Hidden Histories is a research project into the application of computational methods to the humanities during the period from 1949 to the present. The project conducts, collects and disseminates interviews with scholars and practitioners who were active during this period. Combining the interviews with archival data, new insight is gained into the emergence of a field known today as digital humanities.
It is widely accepted that the application of computational methods to the humanities can be traced back to at least 1949, when Roberto Busa envisaged an index variorum of some 11 million words of medieval Latin in the works of Thomas Aquinas and related authors. Notes and contributions towards a history of the computer in the humanities have appeared in recent years; however, our understanding of such developments remains incomplete and largely unexplored.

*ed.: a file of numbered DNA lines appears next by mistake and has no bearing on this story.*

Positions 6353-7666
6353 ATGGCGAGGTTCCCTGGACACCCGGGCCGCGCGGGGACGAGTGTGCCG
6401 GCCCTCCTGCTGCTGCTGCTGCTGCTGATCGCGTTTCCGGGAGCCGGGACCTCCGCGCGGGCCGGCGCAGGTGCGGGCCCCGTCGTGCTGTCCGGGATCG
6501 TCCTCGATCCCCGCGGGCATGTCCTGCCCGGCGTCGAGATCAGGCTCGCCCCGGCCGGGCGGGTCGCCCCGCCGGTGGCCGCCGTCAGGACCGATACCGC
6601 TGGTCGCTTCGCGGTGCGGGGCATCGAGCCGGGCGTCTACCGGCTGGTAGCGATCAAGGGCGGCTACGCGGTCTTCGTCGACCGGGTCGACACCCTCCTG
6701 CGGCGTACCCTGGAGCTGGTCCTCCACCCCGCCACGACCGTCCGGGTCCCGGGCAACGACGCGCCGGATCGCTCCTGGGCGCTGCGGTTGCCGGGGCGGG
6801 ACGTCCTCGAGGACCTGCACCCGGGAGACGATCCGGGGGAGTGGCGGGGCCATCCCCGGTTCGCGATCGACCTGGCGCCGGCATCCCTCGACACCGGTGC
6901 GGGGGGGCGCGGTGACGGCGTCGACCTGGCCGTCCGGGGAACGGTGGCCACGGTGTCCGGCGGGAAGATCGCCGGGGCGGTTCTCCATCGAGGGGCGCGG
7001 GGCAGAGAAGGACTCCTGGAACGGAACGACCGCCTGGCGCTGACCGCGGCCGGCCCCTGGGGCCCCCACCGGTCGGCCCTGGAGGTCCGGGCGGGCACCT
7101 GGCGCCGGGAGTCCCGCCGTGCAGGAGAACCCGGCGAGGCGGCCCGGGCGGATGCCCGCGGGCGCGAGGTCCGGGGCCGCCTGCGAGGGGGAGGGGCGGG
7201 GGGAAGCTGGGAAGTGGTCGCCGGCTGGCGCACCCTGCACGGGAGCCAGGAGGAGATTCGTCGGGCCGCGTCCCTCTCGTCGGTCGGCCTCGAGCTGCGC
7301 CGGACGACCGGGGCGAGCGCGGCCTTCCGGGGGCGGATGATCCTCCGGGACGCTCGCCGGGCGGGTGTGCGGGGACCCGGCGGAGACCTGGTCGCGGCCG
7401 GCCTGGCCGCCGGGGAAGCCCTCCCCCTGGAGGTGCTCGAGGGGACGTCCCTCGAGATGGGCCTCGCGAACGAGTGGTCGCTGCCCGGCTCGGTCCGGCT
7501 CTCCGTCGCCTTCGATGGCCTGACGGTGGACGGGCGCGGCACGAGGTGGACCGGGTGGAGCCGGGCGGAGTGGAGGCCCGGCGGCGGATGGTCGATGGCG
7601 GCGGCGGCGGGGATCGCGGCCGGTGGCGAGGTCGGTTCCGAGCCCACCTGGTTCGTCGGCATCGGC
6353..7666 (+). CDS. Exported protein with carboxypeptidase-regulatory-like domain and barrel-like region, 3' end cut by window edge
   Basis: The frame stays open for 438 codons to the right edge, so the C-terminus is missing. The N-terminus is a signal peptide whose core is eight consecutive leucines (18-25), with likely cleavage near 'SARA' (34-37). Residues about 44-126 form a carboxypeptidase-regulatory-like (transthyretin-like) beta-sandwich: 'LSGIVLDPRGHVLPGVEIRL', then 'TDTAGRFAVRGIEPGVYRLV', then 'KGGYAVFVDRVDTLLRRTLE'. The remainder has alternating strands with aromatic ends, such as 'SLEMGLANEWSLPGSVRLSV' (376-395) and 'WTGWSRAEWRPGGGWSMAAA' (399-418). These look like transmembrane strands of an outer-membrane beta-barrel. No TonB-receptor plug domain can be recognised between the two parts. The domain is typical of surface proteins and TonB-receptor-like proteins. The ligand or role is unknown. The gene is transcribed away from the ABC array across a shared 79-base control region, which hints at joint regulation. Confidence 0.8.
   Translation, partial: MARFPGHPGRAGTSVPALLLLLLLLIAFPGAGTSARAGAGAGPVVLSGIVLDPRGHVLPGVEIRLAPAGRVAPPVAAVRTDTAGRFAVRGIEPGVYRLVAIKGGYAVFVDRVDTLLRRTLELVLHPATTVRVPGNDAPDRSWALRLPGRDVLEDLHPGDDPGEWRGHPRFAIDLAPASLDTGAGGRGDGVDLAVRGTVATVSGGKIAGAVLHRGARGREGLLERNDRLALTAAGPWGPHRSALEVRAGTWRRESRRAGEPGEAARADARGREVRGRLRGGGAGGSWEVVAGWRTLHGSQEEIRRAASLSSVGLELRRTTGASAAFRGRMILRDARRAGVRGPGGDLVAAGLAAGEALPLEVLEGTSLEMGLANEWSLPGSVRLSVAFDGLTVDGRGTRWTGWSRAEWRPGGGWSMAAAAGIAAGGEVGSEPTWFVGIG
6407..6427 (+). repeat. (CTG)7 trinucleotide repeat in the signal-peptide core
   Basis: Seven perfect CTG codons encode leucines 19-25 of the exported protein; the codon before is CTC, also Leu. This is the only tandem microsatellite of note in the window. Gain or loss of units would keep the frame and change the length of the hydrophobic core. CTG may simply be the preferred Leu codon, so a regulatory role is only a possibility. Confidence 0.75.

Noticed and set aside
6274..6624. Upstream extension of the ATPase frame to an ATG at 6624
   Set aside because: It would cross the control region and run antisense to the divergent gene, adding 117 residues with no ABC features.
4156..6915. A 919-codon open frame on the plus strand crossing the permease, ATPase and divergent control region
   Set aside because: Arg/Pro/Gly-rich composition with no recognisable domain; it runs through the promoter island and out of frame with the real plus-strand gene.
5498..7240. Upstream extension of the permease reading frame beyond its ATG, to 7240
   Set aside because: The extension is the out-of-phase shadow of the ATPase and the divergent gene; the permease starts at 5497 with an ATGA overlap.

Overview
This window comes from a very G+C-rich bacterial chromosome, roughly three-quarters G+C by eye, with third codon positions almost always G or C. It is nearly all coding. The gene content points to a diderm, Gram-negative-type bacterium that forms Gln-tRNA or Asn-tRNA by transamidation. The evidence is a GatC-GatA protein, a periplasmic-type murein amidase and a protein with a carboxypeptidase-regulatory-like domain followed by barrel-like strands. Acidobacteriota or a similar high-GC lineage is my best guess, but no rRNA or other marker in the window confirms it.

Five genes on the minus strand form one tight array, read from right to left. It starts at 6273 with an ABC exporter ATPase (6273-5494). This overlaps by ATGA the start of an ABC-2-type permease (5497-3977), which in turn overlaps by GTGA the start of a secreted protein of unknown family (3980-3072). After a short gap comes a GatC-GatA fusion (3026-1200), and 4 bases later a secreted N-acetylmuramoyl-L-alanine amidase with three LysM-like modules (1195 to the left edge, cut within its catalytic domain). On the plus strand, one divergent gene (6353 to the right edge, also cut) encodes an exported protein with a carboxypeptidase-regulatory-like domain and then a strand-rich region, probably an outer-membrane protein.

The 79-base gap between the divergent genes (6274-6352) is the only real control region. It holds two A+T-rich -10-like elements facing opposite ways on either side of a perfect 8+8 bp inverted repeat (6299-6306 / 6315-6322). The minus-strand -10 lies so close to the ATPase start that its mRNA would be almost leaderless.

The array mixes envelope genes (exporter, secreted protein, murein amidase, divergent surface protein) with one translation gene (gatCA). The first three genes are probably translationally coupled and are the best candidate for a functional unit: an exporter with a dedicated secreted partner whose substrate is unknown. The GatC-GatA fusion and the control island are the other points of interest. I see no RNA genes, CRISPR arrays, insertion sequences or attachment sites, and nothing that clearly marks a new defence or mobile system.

This project gathers and makes available sources that enable the investigation of the social, intellectual and cultural context that shaped the earliest applications of computing to the humanities. It is from this context that the title 'Hidden Histories' derives because, for the most part, such information can not be gleaned from extant documentation.
The project is interdisciplinary in its methodology and draws on oral history, digital humanities and cultural studies. With the aim of capturing memories, observations and insights that are rarely recorded in the scholarly literature of the field, the project conducts interviews with scholars and practitioners who applied computational methods to the humanities in the age of mainframe computing to the present day.
An introduction to the Hidden Histories project is available as an open access article